• CBC mode:

    • TinyCrypt CBC decryption assumes that the iv and the ciphertext are contiguous (as produced by TinyCrypt CBC encryption). This allows for a very efficient decryption algorithm that would not otherwise be possible.

  • CMAC mode:

    • AES128-CMAC mode of operation offers 64 bits of security against collision attacks. Note however that an external attacker cannot generate the tags him/herself without knowing the MAC key. In this sense, to attack the collision property of AES128-CMAC, an external attacker would need the cooperation of the legal user to produce an exponentially high number of tags (e.g. 2^64) to finally be able to look for collisions and benefit from them. As an extra precaution, the current implementation allows to at most 2^48 calls to tc_cmac_update function before re-calling tc_cmac_setup (allowing a new key to be set), as suggested in Appendix B of SP 800-38B.

  • CCM mode:

    • There are a few tradeoffs for the selection of the parameters of CCM mode. In special, there is a tradeoff between the maximum number of invocations of CCM under a given key and the maximum payload length for those invocations. Both things are related to the parameter ‘q’ of CCM mode. The maximum number of invocations of CCM under a given key is determined by the nonce size, which is: 15-q bytes. The maximum payload length for those invocations is defined as 2^(8q) bytes.

      To achieve minimal code size, TinyCrypt CCM implementation fixes q = 2, which is a quite reasonable choice for constrained applications. The implications of this choice are:

      The nonce size is: 13 bytes.

      The maximum payload length is: 2^16 bytes = 65 KB.

      The mac size parameter is an important parameter to estimate the security against collision attacks (that aim at finding different messages that produce the same authentication tag). TinyCrypt CCM implementation accepts any even integer between 4 and 16, as suggested in SP 800-38C.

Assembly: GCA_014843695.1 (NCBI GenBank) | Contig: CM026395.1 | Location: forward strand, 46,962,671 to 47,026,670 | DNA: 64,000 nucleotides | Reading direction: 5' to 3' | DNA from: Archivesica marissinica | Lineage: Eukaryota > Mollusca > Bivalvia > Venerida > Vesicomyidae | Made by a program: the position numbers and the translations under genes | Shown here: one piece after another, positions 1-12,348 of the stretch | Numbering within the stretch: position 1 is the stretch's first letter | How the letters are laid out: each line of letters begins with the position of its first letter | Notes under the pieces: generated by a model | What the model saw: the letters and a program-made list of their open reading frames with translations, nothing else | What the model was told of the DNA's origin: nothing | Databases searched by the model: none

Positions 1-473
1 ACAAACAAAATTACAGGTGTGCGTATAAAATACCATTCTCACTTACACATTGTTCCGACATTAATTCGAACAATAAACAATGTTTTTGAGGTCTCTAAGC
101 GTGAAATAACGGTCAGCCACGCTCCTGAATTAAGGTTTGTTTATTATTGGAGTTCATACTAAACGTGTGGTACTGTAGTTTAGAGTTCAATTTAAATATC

• TinyCrypt CCM implementation accepts associated data of any length between 0 and (2^16 - 2^8) = 65280 bytes.

    • TinyCrypt CCM implementation accepts:

      • Both non-empty payload and associated data (it encrypts and authenticates the payload and only authenticates the associated data);

      • Non-empty payload and empty associated data (it encrypts and authenticates the payload);

      • Non-empty associated data and empty payload (it degenerates to an authentication-only mode on the associated data).

    • RFC-3610, which also specifies CCM, presents a few relevant security suggestions, such as: it is recommended for most applications to use a mac size greater than 8. Besides, it is emphasized that the usage of the same nonce for two different messages which are encrypted with the same key obviously destroys the security properties of CCM mode.

  • ECC-DH and ECC-DSA:

    • TinyCrypt ECC implementation is based on nano-ecc (see https://github.com/iSECPartners/nano-ecc) which in turn is based on micro-ecc (see https://github.com/kmackay/micro-ecc). In the original nano and micro-ecc documentation, there is an important remark about the way integers are represented:

      “Integer representation: To reduce code size, all large integers are represented using little-endian words - so the least significant word is first. You can use the ‘ecc_bytes2native()’ and ‘ecc_native2bytes()’ functions to convert between the native integer representation and the standardized octet representation.”

Examples of Applications

It is possible to do useful cryptography with only the given small set of primitives. With this list of primitives it becomes feasible to support a range of cryptography usages:

  • Measurement of code, data structures, and other digital artifacts (SHA256);

  • Generate commitments (SHA256);

  • Construct keys (HMAC-SHA256);

  • Extract entropy from strings containing some randomness (HMAC-SHA256);

  • Construct random mappings (HMAC-SHA256);

  • Construct nonces and challenges (HMAC-PRNG);

  • Authenticate using a shared secret (HMAC-SHA256);

  • Create an authenticated, replay-protected session (HMAC-SHA256 + HMAC-PRNG);

  • Authenticated encryption (AES-128 + AES-CCM);

  • Key-exchange (EC-DH);

  • Digital signature (EC-DSA);

Test Vectors

The library provides a test program for each cryptographic primitive (see ‘test’ folder). Besides illustrating how to use the primitives, these tests evaluate the correctness of the implementations by checking the results against well-known publicly validated test vectors.

For the case of the HMAC-PRNG, due to the necessity of performing an extensive battery test to produce meaningful conclusions, we suggest the user to evaluate the unpredictability of the implementation by using the NIST Statistical Test Suite (see References).

For the case of the EC-DH and EC-DSA implementations, most of the test vectors were obtained from the site of the NIST Cryptographic Algorithm Validation Program (CAVP), see References.